Update June 26, 2017: Publicists for Bill Cosby announced on “Good Morning Alabama” last week that the fallen TV dad would host town halls this summer to teach young men, particularly athletes, how to avoid sexual assault allegations.
“The town-hall meetings are not about sexual assault,” publicist Ebonee Benson told CNN on Sunday in an about-face. “I will repeat. These town-hall meetings are not about sexual assault.”
According to Benson, the town halls are about something more noble — restoring Cosby’s legacy.
“When we initially talked about the town-hall meetings, it was about restoration of legacy – much to what Mrs. Cosby spoke on in her statement is the sensationalism brought on by the media,” Benson explained. “This is another example of that. To take something meant to talk about the restoration of this man's legacy that was destroyed by the media before he even had a chance to step into the courtroom. That's what this is about.”
Benson was the same publicist who told “Good Morning Alabama” last week: “Laws are changing. The statute of limitations for victims of sexual assault are being extended, so, this is why people need to be educated on a brush against the shoulder. You know, anything at this point can be considered sexual assault, and it’s a good thing to be educated about the laws.”
The news that the man accused of multiple instances of drugging and raping women was going to teach athletes and married men how to avoid accusations, instead of, say, not raping in the first place, was not something the public swallowed easily.
Bill Cosby plans to tour and teach young people to avoid sexual misconduct. Isn't that like O.J. Simpson teaching anger management?— Larry Elder (@larryelder) June 24, 2017
Bill Cosby is going to teach men how to avoid getting accused of sexual assault...— Mike P Williams 🌹(@Mike_P_Williams) June 22, 2017
...Not drugging and raping women would be a good start.
Anybody going to the Bill Cosby Town Hall on How To Avoid Being Accused of Sexual Assault? Ladies, don't drink the water.— Mexican Judge (@laloalcaraz) June 23, 2017
“It would be more useful if Mr. Cosby would spend time talking with people about how not to commit sexual assault in the first place,” said Jodi Omear, a Rape, Abuse & Incest National Network spokeswoman, Elle UK reported.
Bill Cosby could be taking up the father-figure role again as he teaches youth about sexual assault – specifically, how to avoid being accused of it.
Andrew Wyatt and Ebonee Benson, Cosby’s spokespeople, told “Good Morning Alabama” on Wednesday that the comedian is planning a series of town halls this summer. The focus will be educating young people, especially athletes, on how to identify warning signs from a potential victim and how to handle any accusations.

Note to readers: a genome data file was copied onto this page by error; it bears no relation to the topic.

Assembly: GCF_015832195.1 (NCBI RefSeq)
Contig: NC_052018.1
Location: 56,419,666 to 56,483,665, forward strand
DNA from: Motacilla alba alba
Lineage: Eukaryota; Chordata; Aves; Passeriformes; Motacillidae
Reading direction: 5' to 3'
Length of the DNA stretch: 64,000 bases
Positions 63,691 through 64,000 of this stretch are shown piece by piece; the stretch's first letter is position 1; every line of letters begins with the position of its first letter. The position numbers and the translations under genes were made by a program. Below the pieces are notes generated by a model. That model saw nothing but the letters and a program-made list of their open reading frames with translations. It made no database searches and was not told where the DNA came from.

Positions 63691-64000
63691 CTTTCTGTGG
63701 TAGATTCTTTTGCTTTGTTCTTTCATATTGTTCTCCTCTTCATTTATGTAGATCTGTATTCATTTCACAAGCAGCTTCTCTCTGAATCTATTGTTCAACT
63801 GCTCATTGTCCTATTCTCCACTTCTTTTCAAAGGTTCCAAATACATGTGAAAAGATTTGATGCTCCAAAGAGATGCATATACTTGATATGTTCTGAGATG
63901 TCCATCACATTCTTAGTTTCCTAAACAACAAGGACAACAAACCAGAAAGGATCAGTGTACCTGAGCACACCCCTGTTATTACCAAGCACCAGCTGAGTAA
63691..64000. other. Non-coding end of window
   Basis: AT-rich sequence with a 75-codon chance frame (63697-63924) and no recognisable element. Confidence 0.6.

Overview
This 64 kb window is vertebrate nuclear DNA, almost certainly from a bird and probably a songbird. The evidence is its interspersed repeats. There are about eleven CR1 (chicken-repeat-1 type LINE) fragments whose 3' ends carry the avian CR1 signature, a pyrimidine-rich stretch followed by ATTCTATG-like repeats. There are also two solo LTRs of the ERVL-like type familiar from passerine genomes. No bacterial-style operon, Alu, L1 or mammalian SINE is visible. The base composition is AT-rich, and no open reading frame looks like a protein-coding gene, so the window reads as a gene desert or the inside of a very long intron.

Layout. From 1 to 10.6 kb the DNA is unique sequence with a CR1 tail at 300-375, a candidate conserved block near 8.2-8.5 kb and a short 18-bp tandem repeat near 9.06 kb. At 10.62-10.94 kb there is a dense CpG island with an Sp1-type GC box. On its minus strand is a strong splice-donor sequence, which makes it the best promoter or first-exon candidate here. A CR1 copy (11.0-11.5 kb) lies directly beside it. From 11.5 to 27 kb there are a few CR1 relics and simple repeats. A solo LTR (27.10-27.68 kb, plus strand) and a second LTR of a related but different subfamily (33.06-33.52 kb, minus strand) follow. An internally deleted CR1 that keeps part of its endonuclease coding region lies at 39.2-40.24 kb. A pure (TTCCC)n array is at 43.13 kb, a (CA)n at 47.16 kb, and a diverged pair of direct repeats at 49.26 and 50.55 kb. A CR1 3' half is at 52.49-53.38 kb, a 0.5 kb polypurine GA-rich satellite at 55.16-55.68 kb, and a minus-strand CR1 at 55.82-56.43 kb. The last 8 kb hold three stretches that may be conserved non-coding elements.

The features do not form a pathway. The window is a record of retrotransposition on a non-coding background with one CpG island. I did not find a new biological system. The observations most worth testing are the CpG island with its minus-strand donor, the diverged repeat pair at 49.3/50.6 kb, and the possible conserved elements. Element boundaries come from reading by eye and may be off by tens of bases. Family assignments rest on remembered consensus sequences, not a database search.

“We are now planning town halls, and we’re gonna be coming to this city sometime in July,” Wyatt said, “to talk to young people because this is bigger than Bill Cosby. This issue can affect any young person, especially young athletes of today. And they need to know what they’re facing when they’re hanging out and partying, when they’re doing certain things that they shouldn’t be doing — and it also affects married men.”
When the host of “Good Day Alabama” said the town halls sound like a “do as I say, not as I do situation,” Benson interjected.
“Laws are changing. The statute of limitations for victims of sexual assault are being extended,” she said. “So, this is why people need to be educated on a brush against the shoulder. You know, anything at this point can be considered sexual assault, and it’s a good thing to be educated about the laws.”
Pennsylvania prosecutors plan to retry the 79-year-old Cosby on charges of drugging and sexually assaulting Andrea Constand at his home in the Philadelphia area in 2004. The jury in Cosby's earlier trial deadlocked 10-2.
A lawyer for 33 women who have accused the former star of the 1980s TV hit "The Cosby Show" of sexual assault criticized the move as an apparent attempt to interfere with his expected retrial.
"I received hundreds of calls from civic organizations and churches requesting for Mr. Cosby to speak to young men and women about the judicial system," Wyatt said in an email Thursday.
The case is the only criminal prosecution to emerge from dozens of similar allegations against Cosby, dating as far back as the 1960s, with the other cases too old to prosecute.
The talks could make it harder to pick an unbiased jury for his retrial, said attorney Gloria Allred, who represents the 33 women.
"Mr. Cosby's so-called workshops appear to be a transparent and slick effort to attempt to influence the jury pool from which jurors will be selected for his second criminal trial," Allred said in an email. "Mr. Cosby should understand, however, that this is not about optics. It is about evidence."
Reuters contributed to this report.